- OPEC and allies meet next week
- Brent and WTI still set for monthly gains
- Dollar set for biggest monthly rise since July
(London) REUTERS: Oil prices dipped yesterday in muted activity because of the U.S. Thanksgiving holiday while OPEC watchers expect an extension to a pact to throttle oil output but no deeper cuts to be agreed by the producer group and its allies next week.
Brent crude futures were down 29 cents at US $ 63.58 a barrel by 1043 GMT, heading for their biggest monthly gain since April with a rise of
about 5.6 percent.
West Texas Intermediate (WTI) futures were flat at US $ 58.11, tracing back earlier losses and on course for a fourth consecutive weekly increase. On a monthly basis, WTI is poised for a jump of about 7.3 percent, its highest since June.
The dollar is poised to register its strongest month since July, making it more expense to buy oil. Next week’s meeting of the Organisation of the Petroleum Exporting Countries (OPEC) and allies including Russia, a group known as OPEC+, is also on investors’ radar.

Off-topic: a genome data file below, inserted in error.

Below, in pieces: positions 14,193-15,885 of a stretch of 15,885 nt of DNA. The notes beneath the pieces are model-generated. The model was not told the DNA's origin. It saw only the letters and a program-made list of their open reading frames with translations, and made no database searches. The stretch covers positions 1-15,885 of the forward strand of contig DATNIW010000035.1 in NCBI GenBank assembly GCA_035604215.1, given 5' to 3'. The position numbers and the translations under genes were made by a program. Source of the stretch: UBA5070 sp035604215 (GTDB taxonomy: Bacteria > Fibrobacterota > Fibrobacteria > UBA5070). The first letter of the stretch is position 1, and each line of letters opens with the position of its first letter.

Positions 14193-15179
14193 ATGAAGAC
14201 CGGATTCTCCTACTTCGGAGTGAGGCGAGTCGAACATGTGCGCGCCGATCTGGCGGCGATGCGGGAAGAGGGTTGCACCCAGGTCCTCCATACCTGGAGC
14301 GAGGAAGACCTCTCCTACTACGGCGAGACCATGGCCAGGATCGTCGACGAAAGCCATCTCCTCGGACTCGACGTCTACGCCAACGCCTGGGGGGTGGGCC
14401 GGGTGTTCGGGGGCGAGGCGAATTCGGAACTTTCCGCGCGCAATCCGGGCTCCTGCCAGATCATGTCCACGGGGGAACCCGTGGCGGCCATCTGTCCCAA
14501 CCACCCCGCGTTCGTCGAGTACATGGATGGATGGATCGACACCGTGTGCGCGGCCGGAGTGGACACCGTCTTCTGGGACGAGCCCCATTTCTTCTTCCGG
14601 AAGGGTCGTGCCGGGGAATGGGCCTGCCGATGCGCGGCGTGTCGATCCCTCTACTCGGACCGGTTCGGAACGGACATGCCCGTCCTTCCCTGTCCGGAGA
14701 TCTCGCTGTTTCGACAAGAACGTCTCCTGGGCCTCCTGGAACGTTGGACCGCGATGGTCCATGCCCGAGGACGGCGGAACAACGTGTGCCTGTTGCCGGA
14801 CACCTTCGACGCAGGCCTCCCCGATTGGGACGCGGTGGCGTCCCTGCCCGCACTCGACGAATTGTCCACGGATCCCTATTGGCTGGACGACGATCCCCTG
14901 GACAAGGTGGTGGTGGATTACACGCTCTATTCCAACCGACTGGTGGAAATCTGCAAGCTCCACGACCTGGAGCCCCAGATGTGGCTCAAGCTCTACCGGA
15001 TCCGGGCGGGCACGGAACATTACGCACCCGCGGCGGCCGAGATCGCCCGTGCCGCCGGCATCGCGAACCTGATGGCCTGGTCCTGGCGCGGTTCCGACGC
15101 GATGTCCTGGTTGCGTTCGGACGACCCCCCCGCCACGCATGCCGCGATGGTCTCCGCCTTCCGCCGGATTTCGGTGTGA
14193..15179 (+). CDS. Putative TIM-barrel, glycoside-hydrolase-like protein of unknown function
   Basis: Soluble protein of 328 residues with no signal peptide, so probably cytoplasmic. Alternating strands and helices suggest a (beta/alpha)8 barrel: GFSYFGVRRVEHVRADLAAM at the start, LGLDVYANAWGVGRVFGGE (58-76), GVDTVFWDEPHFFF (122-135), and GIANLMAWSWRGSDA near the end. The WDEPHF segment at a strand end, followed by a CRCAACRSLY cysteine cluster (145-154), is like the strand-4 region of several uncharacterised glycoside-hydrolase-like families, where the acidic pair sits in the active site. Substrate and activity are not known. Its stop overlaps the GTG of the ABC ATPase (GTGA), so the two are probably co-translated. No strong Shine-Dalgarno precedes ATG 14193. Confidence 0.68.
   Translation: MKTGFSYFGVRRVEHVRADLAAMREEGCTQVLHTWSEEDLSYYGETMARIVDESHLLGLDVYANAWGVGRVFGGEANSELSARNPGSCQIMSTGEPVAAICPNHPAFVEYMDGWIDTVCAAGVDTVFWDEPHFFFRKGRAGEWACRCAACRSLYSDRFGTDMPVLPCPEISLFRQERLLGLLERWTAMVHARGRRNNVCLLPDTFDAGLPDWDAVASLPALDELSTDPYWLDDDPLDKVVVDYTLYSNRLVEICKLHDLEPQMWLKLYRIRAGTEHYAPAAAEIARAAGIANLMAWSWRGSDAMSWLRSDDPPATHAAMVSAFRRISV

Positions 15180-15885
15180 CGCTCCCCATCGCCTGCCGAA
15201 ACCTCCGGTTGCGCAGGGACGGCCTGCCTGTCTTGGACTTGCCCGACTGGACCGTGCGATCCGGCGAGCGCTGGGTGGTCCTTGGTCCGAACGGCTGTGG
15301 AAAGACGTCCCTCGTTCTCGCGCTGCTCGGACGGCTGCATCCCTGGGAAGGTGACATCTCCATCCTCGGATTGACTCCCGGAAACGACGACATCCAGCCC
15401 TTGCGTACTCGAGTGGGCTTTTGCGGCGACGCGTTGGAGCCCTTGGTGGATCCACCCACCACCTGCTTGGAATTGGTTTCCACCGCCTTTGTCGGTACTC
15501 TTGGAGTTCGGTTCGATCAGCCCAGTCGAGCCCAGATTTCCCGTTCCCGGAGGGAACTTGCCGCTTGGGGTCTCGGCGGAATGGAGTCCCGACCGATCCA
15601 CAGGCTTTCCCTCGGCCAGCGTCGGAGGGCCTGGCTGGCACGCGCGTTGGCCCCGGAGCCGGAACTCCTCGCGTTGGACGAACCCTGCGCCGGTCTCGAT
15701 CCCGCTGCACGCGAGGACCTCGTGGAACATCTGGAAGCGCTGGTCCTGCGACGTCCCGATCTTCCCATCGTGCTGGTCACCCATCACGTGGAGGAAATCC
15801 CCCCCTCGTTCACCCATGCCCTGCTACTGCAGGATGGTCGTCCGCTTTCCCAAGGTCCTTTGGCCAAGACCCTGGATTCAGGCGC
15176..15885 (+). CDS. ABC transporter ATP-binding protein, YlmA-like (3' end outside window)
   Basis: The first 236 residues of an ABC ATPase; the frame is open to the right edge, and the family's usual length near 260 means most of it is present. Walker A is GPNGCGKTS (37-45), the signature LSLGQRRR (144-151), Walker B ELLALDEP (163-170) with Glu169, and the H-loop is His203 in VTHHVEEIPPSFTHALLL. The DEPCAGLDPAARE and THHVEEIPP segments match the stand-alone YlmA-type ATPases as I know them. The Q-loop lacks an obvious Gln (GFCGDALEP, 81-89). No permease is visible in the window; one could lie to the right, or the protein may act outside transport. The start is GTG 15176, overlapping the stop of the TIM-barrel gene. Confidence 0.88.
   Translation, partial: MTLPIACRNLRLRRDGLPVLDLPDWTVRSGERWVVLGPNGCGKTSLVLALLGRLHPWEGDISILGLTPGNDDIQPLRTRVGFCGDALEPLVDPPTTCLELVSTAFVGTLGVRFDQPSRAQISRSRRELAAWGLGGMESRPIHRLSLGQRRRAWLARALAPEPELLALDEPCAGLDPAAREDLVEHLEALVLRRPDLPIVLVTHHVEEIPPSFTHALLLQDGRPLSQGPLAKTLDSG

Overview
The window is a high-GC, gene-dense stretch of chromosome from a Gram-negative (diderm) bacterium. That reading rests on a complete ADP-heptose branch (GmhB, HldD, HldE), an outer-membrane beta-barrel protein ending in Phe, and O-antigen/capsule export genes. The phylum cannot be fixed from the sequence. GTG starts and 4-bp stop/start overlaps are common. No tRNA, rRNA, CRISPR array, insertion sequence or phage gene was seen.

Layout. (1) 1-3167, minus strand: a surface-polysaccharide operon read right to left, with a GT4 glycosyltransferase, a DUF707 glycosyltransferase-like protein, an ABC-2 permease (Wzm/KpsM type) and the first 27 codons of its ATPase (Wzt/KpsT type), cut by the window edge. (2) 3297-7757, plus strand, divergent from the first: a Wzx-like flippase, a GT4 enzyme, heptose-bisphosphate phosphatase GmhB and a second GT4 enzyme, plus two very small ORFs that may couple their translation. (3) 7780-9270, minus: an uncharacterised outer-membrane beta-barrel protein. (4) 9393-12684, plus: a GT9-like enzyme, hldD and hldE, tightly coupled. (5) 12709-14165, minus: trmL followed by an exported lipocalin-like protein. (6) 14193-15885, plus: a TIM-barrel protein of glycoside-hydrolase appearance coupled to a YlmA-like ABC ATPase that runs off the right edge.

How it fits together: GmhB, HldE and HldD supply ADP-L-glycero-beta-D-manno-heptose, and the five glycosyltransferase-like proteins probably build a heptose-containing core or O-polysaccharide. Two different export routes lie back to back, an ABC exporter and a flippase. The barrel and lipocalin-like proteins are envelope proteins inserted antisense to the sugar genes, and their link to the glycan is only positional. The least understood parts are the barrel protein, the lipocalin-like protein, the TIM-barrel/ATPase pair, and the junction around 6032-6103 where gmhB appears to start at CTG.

“We don’t get any strong bullish impulses for the OPEC meeting. They will continue the cuts and focus on compliance,” said SEB Chief Commodities Analyst Bjarne Schieldrop.
“We don’t see that they really need to cut more,” he added, pointing to forecast oversupply being counteracted by lower demand because of incoming regulations cutting marine use of high-sulphur crude.
The producer group has agreed to cut output by 1.2 million barrels per day through to March as U.S. output continues to climb to record levels.
“It is highly probable that the group will rollover the deal in its current form until at least the end of 2020, but we see limited scope for a new round of cuts,” Fitch Solutions said.
Russian oil companies on Thursday proposed to keep their output quotas unchanged, putting pressure on OPEC+ to avoid any major shift at the meeting over December 5-6.
Some countries have exceeded their quotas, making compliance a likely focus at a gathering that coincides with the planned announcement of the final pricing for oil giant Saudi Aramco’s initial public offering.
Oil prices were also pressured by China’s warning to the United States on Thursday that it would take “firm countermeasures” in response to U.S. legislation backing anti-government protesters in Hong Kong.
Investors are concerned that any such move by China would further delay a preliminary agreement to end a U.S.-China trade war that has held back growth in global economies and oil consumption.